A few hours ago, Brian Stewart delivered a most excellent keynote address at the opening of the Munk Graduate Conference 2010, the theme of which is Negotiation in the 21st Century: Diplomacy and Conflict.
As someone who joined the CBC while my parents hadn’t even graduated from university yet, I look up to him as a true media veteran. Veteran in this case being a rather appropriate word, I’d say, given his extensive wartime coverage, experiences from which he drew several lessons that he shared with us today.
However, I felt something was missing from the speech. First, however, a quick recap.
Mr. Stewart began by highlighting the differences between journalism as he knew it as a rookie and journalism as it exists today; he spoke, in particular, about the power of the television. He grew up in an era where you had to go to the theatre once a week for the news! Given this context, it seems almost incomprehensible that we now live in a world where I get news updates literally every second from my Twitter feeds.
Yet increased information hasn’t necessarily resulted in better decision making, he pointed out – although it would be logical to assume so. Misfired predictions such as the collapse of India, Pakistan, and…Canada (!) were obviously a little far-fetched, but the fall of communism and the recent economic crisis were shocking as well.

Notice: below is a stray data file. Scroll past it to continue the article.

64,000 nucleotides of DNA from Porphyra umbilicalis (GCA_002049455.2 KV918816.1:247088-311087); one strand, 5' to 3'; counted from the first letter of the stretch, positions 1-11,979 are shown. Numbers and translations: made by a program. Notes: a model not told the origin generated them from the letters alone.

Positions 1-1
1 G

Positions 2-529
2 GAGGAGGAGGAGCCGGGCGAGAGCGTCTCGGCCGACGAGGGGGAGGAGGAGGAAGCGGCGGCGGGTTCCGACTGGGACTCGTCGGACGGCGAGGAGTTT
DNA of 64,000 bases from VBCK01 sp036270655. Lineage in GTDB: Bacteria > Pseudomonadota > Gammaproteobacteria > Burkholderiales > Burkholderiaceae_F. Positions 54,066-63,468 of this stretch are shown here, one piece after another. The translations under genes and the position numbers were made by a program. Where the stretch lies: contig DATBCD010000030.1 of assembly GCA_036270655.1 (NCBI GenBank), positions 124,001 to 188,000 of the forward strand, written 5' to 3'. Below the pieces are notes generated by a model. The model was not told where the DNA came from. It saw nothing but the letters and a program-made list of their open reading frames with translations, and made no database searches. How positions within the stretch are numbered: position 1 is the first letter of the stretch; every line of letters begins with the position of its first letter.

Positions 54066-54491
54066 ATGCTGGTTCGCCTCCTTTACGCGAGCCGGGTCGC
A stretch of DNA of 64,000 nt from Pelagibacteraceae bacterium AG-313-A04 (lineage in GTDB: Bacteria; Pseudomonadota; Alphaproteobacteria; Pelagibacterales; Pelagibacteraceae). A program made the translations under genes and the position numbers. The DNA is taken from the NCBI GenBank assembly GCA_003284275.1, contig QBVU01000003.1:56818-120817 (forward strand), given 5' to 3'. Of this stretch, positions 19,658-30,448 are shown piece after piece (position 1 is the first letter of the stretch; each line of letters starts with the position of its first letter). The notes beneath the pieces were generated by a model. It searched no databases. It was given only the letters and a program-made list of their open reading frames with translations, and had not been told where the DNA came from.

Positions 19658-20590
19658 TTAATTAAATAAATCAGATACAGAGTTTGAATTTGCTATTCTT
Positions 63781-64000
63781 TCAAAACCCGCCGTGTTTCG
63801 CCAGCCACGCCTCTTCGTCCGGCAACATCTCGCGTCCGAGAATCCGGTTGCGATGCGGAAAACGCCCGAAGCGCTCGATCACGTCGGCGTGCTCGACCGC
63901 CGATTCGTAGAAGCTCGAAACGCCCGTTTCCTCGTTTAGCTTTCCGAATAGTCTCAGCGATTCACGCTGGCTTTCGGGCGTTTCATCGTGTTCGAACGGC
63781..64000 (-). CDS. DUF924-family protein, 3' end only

This exponential growth in information has, in fact, only led to more pressure – more problems to deal with for world leaders and decision makers, more factors affecting every decision, more ’causes’ being thrown at governments, and all of this has led to a severe lack of time! As Mr. Stewart wondered aloud – when do the politicians today have time to think? Spending all their time travelling from meetings to press conferences to briefings – when do they get the time to think and digest the unbelievable amount of information thrown at them?
One factor that has lessened the burden somewhat is the rise of the nonstate actor. The emergence of NGOs and nonprofits is a relatively recent phenomenon, and while Mr. Stewart cited them as a factor that often adds pressure, I think they do play an important role in relieving some pressure as well. At least in developing countries such as Pakistan, NGOs often play a critical role in providing services where governments often falter.
Indeed, Mr. Stewart lambasted the recent trend of criticizing relief efforts; while corruption exists everywhere, it is severely counterproductive to question organizations that are actively working for the benefit of millions. He mentioned, for example, that the media reported only that there were containers of relief goods waiting at airports in tsunami-hit areas in 2004 – but few reporters explained why the relief goods were being stored there (they were reserves, and the authorities were waiting to find out which areas needed them most before distributing them.)